PRN: "The Right to Vote - The Right to Speak - The Right to Belong!" - Human Rights Violation in Latvia

04/mar/2014 18:21:22 PR Newswire Turismo Contatta l'autore

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"The Right to Vote - The Right to Speak - The Right to Belong!" - Human Rights Violation in Latvia


BRUSSELS, March 4, 2014 /PRNewswire/ --

At tumultuous times in the world, when countries are fighting for democracy, Europeans enjoy the right to voice their opinion. Still, the turnout for the last European elections was hardly 50%.  Despite the widespread perception of voting rights being a given, as a trait of a democracy, 300 000 Europeans having resided in Latvia for generations, are denied their political rights because of their ethnicity. These non-citizens represent 15% of the Latvian population and are represented by the Latvian Non-Citizens Congress, a Latvian NGO founded in 2012.

The Latvian Non-Citizens Congress (LNCC), together with the support of the International Foundation for Better Governance (IFBG), a Brussels-based NGO, launched their pan-European support campaign for the European elections taking place in May 2014. 

At the Brussels Press Club, panelists encouraged European voters to exercise their human right to vote, in contrast to the 300 000 non-citizens thriving to be heard but denied an electoral voice in their country as well as the European Union.

Elizabete Krivcova, co-founder of the Latvian Non-Citizens Congress opened the debate by introducing the situation in Latvia, a country celebrating its 10th anniversary in the EU this year. She stressed that "democracy and human rights are independent from history and people now cannot be blamed for a historical event."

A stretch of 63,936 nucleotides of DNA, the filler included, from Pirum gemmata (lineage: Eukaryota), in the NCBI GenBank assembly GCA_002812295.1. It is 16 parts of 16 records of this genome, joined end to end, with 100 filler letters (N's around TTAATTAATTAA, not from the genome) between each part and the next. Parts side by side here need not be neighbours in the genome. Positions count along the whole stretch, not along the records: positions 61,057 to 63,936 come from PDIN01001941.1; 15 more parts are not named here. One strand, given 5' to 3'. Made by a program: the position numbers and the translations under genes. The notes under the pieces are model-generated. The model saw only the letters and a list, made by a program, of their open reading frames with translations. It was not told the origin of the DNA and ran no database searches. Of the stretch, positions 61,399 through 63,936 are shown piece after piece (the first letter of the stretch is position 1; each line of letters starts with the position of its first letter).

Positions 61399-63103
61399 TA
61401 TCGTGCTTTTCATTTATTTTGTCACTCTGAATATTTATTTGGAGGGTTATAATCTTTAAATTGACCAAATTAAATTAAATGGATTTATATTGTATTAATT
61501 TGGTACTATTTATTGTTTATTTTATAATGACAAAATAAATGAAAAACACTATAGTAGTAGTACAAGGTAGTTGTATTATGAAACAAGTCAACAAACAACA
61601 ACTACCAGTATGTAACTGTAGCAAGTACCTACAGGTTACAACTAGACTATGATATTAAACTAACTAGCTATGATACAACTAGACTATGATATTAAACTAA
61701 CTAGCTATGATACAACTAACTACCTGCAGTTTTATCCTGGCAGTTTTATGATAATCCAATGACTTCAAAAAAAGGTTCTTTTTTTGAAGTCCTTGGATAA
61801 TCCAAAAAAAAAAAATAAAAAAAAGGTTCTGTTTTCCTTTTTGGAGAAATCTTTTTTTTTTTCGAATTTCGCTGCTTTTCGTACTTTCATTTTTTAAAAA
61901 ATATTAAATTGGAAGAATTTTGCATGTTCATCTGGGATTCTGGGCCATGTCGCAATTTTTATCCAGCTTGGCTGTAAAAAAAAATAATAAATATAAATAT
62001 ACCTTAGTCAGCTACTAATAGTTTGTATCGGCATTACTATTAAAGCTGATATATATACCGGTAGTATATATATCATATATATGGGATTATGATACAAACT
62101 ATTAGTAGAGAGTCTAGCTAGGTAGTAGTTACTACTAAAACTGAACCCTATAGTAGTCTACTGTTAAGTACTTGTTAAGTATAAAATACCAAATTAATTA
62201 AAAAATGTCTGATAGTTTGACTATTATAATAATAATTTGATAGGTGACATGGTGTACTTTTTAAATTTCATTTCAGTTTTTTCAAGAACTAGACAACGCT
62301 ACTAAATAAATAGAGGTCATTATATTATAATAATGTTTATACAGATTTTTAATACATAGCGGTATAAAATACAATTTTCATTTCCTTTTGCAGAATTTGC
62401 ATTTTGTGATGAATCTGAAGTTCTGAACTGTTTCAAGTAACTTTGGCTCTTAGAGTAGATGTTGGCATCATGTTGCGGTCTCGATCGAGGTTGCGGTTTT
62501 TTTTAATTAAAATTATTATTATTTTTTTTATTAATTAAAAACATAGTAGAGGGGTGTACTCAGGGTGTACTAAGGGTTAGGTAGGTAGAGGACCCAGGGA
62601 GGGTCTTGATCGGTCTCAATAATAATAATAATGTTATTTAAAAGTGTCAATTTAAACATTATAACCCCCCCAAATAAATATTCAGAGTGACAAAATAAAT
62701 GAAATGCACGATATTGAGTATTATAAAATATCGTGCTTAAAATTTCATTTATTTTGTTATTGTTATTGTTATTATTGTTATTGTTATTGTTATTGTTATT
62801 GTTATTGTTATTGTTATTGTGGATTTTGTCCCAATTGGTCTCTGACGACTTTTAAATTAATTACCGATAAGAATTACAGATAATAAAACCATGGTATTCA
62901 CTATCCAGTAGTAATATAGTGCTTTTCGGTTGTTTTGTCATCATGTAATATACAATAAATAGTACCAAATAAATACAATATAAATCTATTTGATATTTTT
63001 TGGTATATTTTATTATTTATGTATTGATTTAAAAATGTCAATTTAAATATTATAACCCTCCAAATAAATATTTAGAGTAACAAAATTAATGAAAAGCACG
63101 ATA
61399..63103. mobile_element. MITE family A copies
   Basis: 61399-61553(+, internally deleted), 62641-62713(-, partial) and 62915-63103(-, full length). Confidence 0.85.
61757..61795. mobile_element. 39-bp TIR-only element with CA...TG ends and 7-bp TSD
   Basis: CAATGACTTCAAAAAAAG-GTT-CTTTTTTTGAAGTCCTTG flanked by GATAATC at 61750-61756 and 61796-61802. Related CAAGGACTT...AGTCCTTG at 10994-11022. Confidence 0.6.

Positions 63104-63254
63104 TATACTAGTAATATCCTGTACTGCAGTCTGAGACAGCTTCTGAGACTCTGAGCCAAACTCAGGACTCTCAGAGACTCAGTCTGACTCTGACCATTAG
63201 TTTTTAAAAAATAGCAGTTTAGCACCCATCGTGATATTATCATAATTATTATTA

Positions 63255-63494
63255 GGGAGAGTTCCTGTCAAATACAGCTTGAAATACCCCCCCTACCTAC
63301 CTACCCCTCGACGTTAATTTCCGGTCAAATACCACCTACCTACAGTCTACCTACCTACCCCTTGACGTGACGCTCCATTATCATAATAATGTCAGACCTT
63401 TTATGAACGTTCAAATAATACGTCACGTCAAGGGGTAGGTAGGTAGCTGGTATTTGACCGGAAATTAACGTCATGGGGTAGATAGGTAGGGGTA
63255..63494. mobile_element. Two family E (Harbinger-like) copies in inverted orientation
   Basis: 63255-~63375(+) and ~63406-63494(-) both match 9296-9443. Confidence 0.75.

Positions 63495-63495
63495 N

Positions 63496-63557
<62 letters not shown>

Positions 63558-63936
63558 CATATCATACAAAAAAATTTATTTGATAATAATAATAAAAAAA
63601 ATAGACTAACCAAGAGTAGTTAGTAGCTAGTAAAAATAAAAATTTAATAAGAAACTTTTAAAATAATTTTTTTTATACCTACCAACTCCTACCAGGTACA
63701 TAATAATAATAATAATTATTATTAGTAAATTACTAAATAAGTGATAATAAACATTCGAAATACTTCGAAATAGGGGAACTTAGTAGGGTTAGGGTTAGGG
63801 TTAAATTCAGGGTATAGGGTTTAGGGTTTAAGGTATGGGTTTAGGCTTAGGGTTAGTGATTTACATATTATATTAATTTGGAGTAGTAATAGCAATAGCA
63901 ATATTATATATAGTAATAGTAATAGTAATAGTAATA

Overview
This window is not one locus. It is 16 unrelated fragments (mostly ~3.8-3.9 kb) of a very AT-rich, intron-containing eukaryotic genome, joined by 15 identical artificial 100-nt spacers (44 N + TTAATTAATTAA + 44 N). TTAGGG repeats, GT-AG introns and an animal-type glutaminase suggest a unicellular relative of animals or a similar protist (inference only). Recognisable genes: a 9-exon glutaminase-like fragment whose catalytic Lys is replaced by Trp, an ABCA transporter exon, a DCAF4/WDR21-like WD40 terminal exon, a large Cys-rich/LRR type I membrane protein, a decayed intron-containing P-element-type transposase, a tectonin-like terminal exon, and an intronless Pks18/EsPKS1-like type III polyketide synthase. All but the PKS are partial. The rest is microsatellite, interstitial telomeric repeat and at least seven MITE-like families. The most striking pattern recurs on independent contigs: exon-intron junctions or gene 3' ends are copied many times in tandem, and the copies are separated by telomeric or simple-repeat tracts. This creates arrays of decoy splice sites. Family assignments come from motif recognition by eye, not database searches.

Doug Henderson was UK Minister for Europe when Latvia and 9 other States were in negotiation for joining the European Union. Speaking at the event, he acknowledged that European officials were aware of the issue of mass statelessness in Latvia and Estonia, however because of internal pressures from EU Member States, concessions were made and 10 countries joined the EU simultaneously. The issue of statelessness for the "non-citizens" was not properly dealt with in the Accession Agreements. Mr. Henderson stressed that "the EU was created to maintain long-term peace, for economic reasons." It was time now to acknowledge the existence of 15% disenfranchised residents in a member country, and to correct the wrong that had existed for decades.

James Wilson, founder of the International Foundation for Better Governance, raised the importance European institutions enjoy in maintaining Human Rights: "People need to believe their vote is going to count and matter." Mr. Wilson stressed that "even if there were many successes, there is still a room for improvement in regards to Human Rights within the EU."  

Eva Majewski, Chairwoman of the European Democrat Students at the Konrad Adenauer Stiftung stated the importance "to stimulate young voters to use their fundamental right of voting as the young population is the one able to drive changes." Mrs. Majewski - a non-citizen herself at a very young age - spoke specifically of the need to make young people understand the importance of using their vote in May. She was outraged to find out that so many Europeans were silenced politically: "If someone wants to contribute and voice their opinion, they should have the right to do so, especially when working and paying taxes in Europe."

Alexander Gaponenko, co-founder of the LNCC and Director of the Institute for European Research outlined how he lost his citizenship and subsequently his job as Vice-Mayor of Riga. As a very respected economic expert with over 25 years of experience at that time, he even lost his teaching position at the University due to employment restrictions imposed to non-citizens.

Elizabeta Krivcova is now a naturalized citizen of Latvia and is running for a European seat herself in order to bring the issue to the European institutions. She reminded the audience that "a vote is a privilege, it's not automatically given to everyone. I hope we can make Europe more democratic."

The campaign will now hold similar events aimed at national government institutions and interest civil society in Riga, Strasbourg, Paris, Berlin, London and The Hague. For more information on the campaign and all upcoming events, please visit and

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